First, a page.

Para tomar casos familiares, aquí estaban los cuentos inéditos de los Cuentos de los Peregrinos de Canterbury de Chaucer, los cantos no escritas de La Reina de las hadas, la conclusión de Christabel de Coleridge, y el conjunto de la épica proyectado de Dryden sobre el tema del rey Arturo. Los estantes estaban llenos, porque no sería demasiado afirmar que cada autor ha imaginado y formado en su pensamiento más y mucho mejor obras que las que en realidad proceden de su pluma. Y aquí mismo, en las concepciones no realizadas de los poetas jóvenes que murieron por la fuerza misma de su propio genio antes el mundo hubiera alcanzado un inspirado soplo de sus labios.
Esta Fiesta Selecta, de gala, y exclusiva, termina en la confusión y el caos y en medio de una tormenta en el espacio infinito. Los huéspedes se esparcen. Nunca sabremos quien llegó a casa (a la Tierra) o quien no—o en el caso de El Hombre en la Luna, si consiguió regresar a la luna o no.
En la oración que cierra el relato, leemos: “La gente debería pensar en estas cuestiones antes de confiarse en los placeres de una fiesta convenida en el reino sin lugar.”
De hecho, fue una fiesta, una imaginaria y triste parodia con pretensiones de universalidad.
El Hombre Fabulista celebró una fiesta en uno de sus castillos en el aire, e invitó a un selecto número de distinguidos personajes que le favorecieron con su presencia.

Sunday, September 22, 2013

Economic Terms for the Impatient Learner: What is ...?

New York Stock Exchange on Wall Street in New ...Image via Wikipedia

The aggregate demand curve illustrates the relationship between economic goods demanded and the price level, assuming all else is held constant (that is, under a ceteris paribus assumption).


The NYSE

  is the New York Stock Exchange, the largest physical exchange in the U.S. Is in New York City.

An annuity 

is an asset that pays a constant amount each year to the holder until the annuity expires and/or the holder of the annuity passes away.

An arbitrage opportunity is the opportunity to buy an asset at a low price then immediately selling it on a different market for a higher price.

Autarky is the state of an individual who does not trade with anyone.

The average propensity to consume is the proportion of income the average family spends on goods and services.

The average propensity to save is the proportion of income the average family saves (does not spend on consumption).

Average total cost is the sum of all the production costs divided by the number of units produced.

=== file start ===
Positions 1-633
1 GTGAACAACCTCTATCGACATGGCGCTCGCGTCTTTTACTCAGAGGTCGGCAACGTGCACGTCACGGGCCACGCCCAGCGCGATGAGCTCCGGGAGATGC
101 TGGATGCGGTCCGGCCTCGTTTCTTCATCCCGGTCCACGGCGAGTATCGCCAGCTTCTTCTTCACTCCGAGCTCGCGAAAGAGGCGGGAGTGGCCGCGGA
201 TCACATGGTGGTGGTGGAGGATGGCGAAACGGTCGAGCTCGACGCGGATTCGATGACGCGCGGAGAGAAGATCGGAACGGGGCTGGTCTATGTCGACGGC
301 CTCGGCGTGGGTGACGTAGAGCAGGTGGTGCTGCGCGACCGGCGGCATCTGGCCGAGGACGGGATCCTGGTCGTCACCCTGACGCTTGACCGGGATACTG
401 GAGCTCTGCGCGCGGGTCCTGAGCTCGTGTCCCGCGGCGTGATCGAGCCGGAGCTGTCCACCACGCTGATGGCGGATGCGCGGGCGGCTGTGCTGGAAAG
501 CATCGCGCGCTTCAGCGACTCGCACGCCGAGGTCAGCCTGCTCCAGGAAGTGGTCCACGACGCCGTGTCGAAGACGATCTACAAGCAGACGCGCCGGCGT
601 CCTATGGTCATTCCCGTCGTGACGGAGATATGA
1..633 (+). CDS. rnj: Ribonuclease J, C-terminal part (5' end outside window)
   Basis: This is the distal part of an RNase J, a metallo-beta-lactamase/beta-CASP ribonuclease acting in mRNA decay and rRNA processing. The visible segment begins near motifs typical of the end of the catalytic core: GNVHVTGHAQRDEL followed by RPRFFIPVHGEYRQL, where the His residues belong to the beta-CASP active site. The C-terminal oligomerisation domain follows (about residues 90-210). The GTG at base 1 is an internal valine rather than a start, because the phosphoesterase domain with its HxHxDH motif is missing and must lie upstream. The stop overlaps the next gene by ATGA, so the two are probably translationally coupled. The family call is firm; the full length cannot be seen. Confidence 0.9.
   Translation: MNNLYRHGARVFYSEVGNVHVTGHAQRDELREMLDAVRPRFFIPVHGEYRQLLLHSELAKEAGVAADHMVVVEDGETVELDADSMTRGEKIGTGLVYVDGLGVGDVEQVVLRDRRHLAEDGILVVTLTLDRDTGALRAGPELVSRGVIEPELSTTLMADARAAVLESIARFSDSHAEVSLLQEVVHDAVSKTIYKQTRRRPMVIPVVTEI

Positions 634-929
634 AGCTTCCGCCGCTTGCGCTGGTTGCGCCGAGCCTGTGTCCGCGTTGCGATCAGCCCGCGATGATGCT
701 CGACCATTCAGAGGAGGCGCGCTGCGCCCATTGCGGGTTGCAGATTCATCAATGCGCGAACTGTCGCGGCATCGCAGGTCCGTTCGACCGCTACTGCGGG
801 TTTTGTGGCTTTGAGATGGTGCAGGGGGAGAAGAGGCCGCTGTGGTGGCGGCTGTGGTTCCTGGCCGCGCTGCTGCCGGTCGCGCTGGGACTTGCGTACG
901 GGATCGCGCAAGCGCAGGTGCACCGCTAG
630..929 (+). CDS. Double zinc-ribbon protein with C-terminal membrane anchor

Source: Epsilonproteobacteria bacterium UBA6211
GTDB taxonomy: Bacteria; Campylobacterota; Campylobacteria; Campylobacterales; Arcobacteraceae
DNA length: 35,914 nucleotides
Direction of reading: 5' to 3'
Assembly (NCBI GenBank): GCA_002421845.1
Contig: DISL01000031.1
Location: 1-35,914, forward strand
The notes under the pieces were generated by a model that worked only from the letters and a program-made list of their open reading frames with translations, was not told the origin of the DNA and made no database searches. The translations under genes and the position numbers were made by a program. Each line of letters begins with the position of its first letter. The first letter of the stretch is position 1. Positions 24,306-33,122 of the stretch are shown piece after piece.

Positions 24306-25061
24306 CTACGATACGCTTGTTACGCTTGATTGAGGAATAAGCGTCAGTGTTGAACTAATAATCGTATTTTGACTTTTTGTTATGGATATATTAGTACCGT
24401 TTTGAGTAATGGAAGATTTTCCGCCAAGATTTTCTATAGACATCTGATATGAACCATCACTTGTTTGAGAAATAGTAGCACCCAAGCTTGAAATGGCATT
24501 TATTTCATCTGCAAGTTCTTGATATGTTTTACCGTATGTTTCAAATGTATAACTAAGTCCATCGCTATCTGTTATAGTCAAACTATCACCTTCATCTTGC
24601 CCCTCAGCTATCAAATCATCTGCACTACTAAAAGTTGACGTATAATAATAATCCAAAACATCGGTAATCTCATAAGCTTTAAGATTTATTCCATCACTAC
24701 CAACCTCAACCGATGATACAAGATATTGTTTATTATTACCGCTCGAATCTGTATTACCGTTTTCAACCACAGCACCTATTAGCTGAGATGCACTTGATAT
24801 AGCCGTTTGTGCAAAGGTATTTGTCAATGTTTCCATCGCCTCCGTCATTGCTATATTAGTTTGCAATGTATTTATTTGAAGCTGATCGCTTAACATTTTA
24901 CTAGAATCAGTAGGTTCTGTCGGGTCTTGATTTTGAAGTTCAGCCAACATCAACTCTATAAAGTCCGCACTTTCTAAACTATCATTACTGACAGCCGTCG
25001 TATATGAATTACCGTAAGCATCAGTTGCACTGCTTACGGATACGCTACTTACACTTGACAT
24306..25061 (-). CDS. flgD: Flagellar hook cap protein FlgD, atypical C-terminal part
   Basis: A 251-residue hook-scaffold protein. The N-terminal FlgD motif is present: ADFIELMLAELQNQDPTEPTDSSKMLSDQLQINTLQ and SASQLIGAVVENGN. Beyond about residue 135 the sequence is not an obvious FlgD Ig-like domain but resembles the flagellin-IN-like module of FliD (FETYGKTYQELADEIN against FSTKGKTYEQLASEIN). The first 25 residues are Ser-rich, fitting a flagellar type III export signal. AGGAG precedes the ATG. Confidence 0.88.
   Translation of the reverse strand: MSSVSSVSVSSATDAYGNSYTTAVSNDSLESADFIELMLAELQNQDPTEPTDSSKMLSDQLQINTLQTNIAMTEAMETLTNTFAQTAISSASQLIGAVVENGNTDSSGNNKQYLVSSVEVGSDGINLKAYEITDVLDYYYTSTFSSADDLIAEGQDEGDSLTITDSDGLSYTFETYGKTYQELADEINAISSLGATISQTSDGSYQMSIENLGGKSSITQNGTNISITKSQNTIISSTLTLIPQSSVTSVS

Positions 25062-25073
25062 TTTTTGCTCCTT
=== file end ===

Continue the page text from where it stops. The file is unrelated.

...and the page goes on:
A country's balance of payments is the quantity of its own currency flowing out of of the country (for purchases, for example, but also for gifts and intrafirm transfers) minus the amount flowing in.

A basis point is one-hundredth of a percentage point. Used in the context of interest rates.

A bear market occurs when almost all stock prices are falling. The term bear market comes from the image of a bear pawing something to the ground.

The Black-Scholes equation

is an equation for option securities prices on the basis of an assumed stochastic process for stock prices. The Black-Scholes algorithm can produce an estimate the value of a call on a stock, using as input:
• an estimate of the risk-free interest rate now and in the near future
• current price of the stock
• exercise price of the option (strike price)
• expiration date of the option

The term blue chip usually refers to a stock, but could in theory apply to any financial asset with potential risk. A blue chip stock is one that entails unusually small risk (risk being a subjective judgment). Stocks that are considered "blue chip" are issued by large stable corporations like IBM.

A bond is a fixed interest financial asset issued by governments, companies, banks, public utilities and other large entities. Bonds pay the bearer a fixed amount a specified end date. A discount bond pays the bearer only at the ending date, while a coupon bond pays the bearer a fixed amount over a specified interval (month, year, etc.) as well as paying a fixed amount at the end date.

The Bretton Woods system was a international monetary framework of fixed exchange rates after World War II. Drawn up by the U.S. and Britain in 1944. Keynes was one of the architects. The Bretton Woods system ended on August 15, 1971, when President Richard Nixon ended trading of gold at the fixed price of $35/ounce. At that point for the first time in history, formal links between the major world currencies and real commodities were severed.

A bull market occurs when almost all stock prices are on the rise. The term bull market comes from the image of a bull flinging things into the air with his horns.

The business cycle frequency is considered to be three to five years. Called the business cycle frequency by Burns and Mitchell (1946), and this became standard language.

A buyer's market is a market for a good (stocks, housing, etc.) where prices are falling and there are more parties interested in selling than in buying.